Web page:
So what’s an Alpaca?

As promised, we are doing an informational series on alpacas.  To start us off, we are going to break down just what an alpaca is.

Alpacas are a domesticated species of South American camelids. Natives of the level heights of the Andes of Ecuador, southern Peru, northern Bolivia, and northern Chile. Alpacas are considerably smaller than llamas, and unlike llamas, alpacas are not used as beasts of burden but are valued only for their fiber.

There are two types of alpacas, classified according to their fiber type

  • Huacaya (‘wah-KI-yah’) — dense, crimped, wooly, water-resistant fleece. About 90% of all alpacas in the North America are “teddy-bear” huacayas.
  • Suri (‘SUR-ree’) — very fine and lustrous fiber which grows parallel to the body in long, separate locks. Only 10% of the alpaca population in the US are suris.
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    Their fleece (or fiber) comes in 52 natural colors as classified in Peru, 12 as classified in Australia and 16 as classified in the US.  Alpaca fiber is classified as a specialty fiber.  It is 5 times warmer than sheep’s wool and more luxurious than cashmere.  Strong and resilient, it has more thermal capacity than almost any other animal fiber.  Alpaca fiber does not itch as wool often can because it does not contain lanolin and has a smooth cell structure

     

     

Each animal has its own personality, but in general alpacas are gentle and curious.  They are herd animals and prefer the companionship of other alpacas; often becoming stressed if they are separated from their friends. Although they prefer their own kind, alpacas and children seem to have an affinity for one another.  Alpacas seem to exhibit a special trust and curiosity for children and are normally quite submissive even to small children .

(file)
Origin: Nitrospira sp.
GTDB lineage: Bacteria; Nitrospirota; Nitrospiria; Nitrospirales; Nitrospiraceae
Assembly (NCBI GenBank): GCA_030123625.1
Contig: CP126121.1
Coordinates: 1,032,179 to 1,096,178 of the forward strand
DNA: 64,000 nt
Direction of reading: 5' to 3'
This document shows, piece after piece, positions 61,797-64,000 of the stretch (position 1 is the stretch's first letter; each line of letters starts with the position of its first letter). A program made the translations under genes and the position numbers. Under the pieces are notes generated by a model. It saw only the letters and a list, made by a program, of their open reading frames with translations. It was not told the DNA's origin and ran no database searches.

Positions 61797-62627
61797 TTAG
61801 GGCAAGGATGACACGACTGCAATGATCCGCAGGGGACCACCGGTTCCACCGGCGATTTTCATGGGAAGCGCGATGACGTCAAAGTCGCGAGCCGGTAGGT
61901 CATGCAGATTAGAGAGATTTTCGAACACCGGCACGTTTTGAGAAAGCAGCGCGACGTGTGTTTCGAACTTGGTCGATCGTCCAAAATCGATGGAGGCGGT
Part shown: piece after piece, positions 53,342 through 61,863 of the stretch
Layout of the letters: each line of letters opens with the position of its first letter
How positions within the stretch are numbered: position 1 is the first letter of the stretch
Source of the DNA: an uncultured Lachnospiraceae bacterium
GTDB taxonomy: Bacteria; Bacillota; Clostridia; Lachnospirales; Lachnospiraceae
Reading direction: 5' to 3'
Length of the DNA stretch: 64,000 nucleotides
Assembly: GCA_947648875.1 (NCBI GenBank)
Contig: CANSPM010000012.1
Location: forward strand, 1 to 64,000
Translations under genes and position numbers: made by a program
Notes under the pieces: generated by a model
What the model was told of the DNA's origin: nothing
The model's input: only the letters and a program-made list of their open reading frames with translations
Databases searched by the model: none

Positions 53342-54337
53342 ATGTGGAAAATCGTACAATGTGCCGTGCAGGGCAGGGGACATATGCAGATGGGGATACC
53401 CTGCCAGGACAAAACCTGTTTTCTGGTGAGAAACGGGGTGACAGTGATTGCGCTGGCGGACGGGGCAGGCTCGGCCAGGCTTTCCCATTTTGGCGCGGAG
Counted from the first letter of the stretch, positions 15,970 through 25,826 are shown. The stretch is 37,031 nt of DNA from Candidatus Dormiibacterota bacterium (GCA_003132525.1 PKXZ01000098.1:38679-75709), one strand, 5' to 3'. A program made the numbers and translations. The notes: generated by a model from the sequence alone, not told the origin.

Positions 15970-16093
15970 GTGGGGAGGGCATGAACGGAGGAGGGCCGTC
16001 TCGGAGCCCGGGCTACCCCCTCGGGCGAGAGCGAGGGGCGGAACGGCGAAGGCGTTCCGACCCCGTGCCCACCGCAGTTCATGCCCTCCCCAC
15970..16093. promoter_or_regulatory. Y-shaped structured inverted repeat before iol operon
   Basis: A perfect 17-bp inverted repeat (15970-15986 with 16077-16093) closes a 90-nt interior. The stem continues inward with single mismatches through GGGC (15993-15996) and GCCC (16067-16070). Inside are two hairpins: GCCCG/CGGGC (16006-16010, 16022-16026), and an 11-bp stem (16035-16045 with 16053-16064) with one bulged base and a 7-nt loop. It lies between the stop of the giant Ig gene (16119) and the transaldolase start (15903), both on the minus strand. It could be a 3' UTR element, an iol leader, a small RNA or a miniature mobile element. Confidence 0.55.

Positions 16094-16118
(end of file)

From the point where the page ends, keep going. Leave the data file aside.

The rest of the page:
• Alpacas can be expected to live approximately 15-25 years.
  • They stand on average 36 inches at the withers
  • Average weight for an adult alpaca is 100-175 pounds
  • Average gestation is 335 days, with a normal baby(cria) weighing 15-17 lbs.  The cria can often stand and nurse within 60 minutes of being born.

There is so much more to an alpaca, but these are just some of the basics. Stay tuned and we will try to fill in more of the blanks about the elusive alpaca.

Questions or comments about today’s post?  Leave them below and we will be happy to respond!  Look for our next post, Alpaca 101!

 

 

 

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Categories: Alpaca, Basics | Tags: , , , , | Leave a comment

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